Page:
From Pine View Farm

Facebook Frolics, Connecting the Dots 0

You’ve seen Facebook Connect.

When a website invites you to login with your Facebook credentials, that’s Facebook Connect.

I always refuse that invitation, because, by so doing, I am not just logging into that website. I am also telling Facebook that I am logging in and permitting Facebook to track my actions while I’m there. I do the same if I login with Google, Twitter, or other credentials–I open myself to be tracked, then have my behavior sliced, diced, and sold to the highest bidder.

That is not safe HEX.

Indeed, if a site or service requires me to use my Facebook credentials, as Pandora does, I won’t use that site or service.

At MarketWatch, Jake Mann and Meena Krishnamsetty think that Facebook Connect is Facebook’s secret weapon to keep from becoming another penny stock:

If the social media company did choose to slap a price tag of, let’s say $24.99 a month (LinkedIn Premium’s charge, according to the column–ed.), on the service, third-party sites would have little choice but to comply. Any site bold enough to resist this charge would risk losing the fraction of their user base that was signed up exclusively through Connect. In today’s rough-and-tumble e-marketplace, we’re willing to bet that this is a setback that no site, large or small, could afford.

If Facebook does choose to start charging for Connect, it would realize an additional $4.5 billion in annual revenues by the end of 2015. Considering the fact that current estimates from Wedbush Securities and eMarketer expect the company to finish 2012 with close to $5 billion in revenues, we can immediately see that any monetization of Facebook Connect would be material to the company’s bottom line.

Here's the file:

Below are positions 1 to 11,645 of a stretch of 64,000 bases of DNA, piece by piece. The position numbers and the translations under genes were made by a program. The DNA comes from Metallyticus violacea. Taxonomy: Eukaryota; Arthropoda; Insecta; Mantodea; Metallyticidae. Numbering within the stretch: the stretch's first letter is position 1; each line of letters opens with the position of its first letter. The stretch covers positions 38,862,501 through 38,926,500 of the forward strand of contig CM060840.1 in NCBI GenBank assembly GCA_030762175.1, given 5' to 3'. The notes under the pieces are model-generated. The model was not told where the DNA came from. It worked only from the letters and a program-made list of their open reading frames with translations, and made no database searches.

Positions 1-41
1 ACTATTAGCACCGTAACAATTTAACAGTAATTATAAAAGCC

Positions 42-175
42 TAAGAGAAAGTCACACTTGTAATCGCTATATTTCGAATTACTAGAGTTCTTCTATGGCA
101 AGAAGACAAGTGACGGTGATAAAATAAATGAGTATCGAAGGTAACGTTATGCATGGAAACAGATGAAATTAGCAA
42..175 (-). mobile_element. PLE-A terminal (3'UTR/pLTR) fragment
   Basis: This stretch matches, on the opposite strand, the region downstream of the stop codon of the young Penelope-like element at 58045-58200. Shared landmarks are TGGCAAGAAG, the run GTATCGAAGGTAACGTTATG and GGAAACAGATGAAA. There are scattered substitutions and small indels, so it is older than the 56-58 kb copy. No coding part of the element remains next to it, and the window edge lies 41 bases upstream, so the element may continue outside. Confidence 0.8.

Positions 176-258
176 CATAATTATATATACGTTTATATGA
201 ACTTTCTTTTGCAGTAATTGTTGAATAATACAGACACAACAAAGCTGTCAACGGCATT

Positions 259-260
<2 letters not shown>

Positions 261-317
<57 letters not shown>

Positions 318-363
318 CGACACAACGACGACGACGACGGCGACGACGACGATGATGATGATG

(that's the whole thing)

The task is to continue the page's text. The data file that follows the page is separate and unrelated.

And, regarding the slicing, dicing and selling, read this report at EFF.

Read it now.

We’ve been seeing a range of reports about Facebook partnering up with marketing company Datalogix to assess whether users go to stores in the physical world and buy the products they saw in Facebook advertisements. A lot of the reports aren’t getting into the nitty gritty of what data is actually shared between Facebook and Datalogix, so the goal of this blog post is to dive into the details. We’re glad to see that Facebook is taking a number of steps to avoid sharing sensitive data with Datalogix, but users who are uncomfortable with the program should opt out (directions below). Hopefully, reporting on this issue will make more people aware of how our shopping data is being used for a lot more than offering us discounts on tomato soup.


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